Boys will rely on hot pass rush vs. Favre
Key to solving wizened QB, making Vikings one-dimensional begins with pressure
IRVING, Texas -- It's almost unfair to say Brett Favre has seen just about everything a defensive pass rush has used against him in his career.
What can the Cowboys do against Favre that he hasn't seen before? Do you trick things up or continue to do what you normally do?
"It's important to put pressure on any quarterback, especially Favre," Cowboys outside linebacker Anthony Spencer said. "Favre's a really good quarterback and you can't just let him sit back there and pick you apart; he definitely will. We've got to get him off the spot and get him to move around a little bit."
Favre was sacked 34 times this season, tied for ninth-most in the league with the Cowboys' Tony Romo.
The Cowboys finished the 2009 season with 42 sacks, far fewer than their NFL-leading 59 in 2008. But the pass rush was strong in the last weeks of the regular season.
In the past five games, including the playoff win over the Philadelphia Eagles last week, the Cowboys registered 16 sacks.
The key hasn't been so much sending five and six defenders; sometimes the Cowboys send their normal four pass-rushers.
The star of that pass rush is outside linebacker DeMarcus Ware, a four-time Pro Bowler, who led the team in sacks this season with 11. When teams halt Ware's progress, Spencer has been strong from the other outside linebacker spot.
After failing to register a sack the first 10 games of the season, Spencer finished with six sacks and 15 quarterback pressures in the last six weeks of the year.
Spencer has added another dimension to the defense. He provides help for Ware that now makes the Cowboys hard to contain on the outside pass rush.
And though he's undersized for a nose tackle, the 6-foot-4, 305-pound Jay Ratliff was second on the team in sacks (seven) and fourth in quarterback pressures (33).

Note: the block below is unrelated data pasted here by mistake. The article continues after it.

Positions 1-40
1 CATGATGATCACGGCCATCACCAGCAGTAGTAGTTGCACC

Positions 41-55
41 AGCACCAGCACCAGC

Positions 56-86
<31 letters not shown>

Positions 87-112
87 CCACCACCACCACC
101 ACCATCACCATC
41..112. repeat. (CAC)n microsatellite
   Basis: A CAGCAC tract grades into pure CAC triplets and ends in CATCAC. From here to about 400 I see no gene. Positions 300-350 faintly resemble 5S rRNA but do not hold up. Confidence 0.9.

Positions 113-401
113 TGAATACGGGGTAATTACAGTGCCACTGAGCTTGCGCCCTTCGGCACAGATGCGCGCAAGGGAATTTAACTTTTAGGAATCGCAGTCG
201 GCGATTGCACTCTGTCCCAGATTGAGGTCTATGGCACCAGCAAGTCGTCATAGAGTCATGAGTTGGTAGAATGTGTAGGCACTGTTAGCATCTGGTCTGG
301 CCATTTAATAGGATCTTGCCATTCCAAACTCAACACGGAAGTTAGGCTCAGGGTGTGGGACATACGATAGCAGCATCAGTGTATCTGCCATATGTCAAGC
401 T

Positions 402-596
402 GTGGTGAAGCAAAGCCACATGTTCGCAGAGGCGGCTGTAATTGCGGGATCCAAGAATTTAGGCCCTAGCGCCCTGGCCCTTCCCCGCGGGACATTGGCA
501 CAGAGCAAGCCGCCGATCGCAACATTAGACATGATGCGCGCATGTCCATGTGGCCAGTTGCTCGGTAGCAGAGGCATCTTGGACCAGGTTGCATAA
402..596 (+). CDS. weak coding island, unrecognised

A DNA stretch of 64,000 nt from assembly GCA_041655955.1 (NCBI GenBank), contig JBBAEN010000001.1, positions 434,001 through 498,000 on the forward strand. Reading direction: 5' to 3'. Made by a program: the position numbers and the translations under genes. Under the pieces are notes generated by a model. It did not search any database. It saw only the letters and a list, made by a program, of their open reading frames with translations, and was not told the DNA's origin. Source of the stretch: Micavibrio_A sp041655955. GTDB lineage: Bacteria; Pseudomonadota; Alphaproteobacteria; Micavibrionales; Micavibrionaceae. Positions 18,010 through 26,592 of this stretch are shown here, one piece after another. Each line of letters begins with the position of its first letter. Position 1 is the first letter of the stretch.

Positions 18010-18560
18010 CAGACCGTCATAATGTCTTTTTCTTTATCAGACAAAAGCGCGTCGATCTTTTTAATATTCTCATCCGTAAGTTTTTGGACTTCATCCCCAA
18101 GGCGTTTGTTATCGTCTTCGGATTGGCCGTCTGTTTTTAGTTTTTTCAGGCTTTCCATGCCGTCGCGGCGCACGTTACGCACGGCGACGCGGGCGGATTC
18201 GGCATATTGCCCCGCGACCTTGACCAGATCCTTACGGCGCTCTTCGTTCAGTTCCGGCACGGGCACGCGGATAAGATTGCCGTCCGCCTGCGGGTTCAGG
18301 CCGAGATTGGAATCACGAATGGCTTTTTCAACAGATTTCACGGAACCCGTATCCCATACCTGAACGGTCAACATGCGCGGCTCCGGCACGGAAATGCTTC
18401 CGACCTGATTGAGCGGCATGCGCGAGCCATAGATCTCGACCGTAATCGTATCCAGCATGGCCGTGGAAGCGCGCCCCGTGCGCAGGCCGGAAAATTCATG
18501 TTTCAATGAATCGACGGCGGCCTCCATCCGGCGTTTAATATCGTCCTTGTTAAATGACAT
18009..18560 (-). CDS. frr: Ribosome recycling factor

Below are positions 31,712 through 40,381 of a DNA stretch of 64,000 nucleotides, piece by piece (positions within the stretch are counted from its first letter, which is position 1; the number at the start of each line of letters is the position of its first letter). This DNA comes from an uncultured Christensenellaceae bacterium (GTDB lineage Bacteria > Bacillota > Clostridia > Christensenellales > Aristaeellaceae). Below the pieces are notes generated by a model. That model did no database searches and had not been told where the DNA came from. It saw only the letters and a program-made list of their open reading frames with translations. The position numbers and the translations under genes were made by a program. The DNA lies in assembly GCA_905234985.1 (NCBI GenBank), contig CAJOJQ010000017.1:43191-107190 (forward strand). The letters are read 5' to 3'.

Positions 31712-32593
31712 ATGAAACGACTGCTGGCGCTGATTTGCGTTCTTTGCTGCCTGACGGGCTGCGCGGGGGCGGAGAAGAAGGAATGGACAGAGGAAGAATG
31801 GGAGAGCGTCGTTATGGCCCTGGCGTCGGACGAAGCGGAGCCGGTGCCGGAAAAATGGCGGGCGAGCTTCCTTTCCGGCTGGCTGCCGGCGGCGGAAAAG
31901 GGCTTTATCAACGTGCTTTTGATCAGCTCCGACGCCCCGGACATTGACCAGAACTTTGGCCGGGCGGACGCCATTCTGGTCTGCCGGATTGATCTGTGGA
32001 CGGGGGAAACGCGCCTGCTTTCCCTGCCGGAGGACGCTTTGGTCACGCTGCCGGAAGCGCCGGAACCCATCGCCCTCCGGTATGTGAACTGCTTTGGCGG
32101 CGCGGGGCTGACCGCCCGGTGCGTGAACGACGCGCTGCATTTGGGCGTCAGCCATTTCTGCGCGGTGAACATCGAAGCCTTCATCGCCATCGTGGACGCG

"When we look at this team, the train of thought is, 'Hey, you got any tips for playing Dallas? Yeah, block [Spencer] and [Ware] and [Ratliff] first, and go on from there,'" Favre said. "Easier said than done."
Favre, however, is good against the pass rush.
According to ESPN Stats & Information, Favre was sacked a league-high 20 times this season when facing four or fewer pass-rushers.
But he also led the NFL in passer rating (112.2) and completion percentage (71.7) and threw 25 touchdown passes against such pressures, good for third in the league.
The Cowboys compiled 27 sacks -- third-most in the league -- when they rushed four.
Dallas' goal against Favre is to move him away from the pocket into mistakes on the move. The secondary also has to provide strong coverage if Favre is under duress.
When a quarterback is under pressure, receivers break off their routes and find open spots in the defense so a quarterback can hit them with passes. Doing this enough times could force the Vikings to rely on their running game, especially if Favre can't find open receivers. That might be a positive for the Cowboys since they haven't allowed a 100-yard rusher all season.
"We have to make them one-dimensional," Ware said. "And we have to eliminate the big plays on offense because Brett feeds on the big plays. He has two or three big plays every game. His receivers run good routes and they can catch the ball and go the distance."
Whether this works is uncertain, especially with Favre's vast experience.
He's started 22 playoff games in his career, so to say he's seen everything could be an understatement.
That could either be a problem for the Cowboys if the 40-year-old gets on a roll, or for the Vikings, if Favre plays like an old quarterback in the postseason.
"It's one of those things, if you're on that team as a coach, I don't know if you really say." Favre said. "But inside, Wade Phillips has to be saying, 'OK, this is what we were building towards. We have to block these guys and contain them. If we have to throw the ball 40 to 50 times, we're probably in trouble.'"
NFL PLAYOFFS: THE ROAD TO MIAMI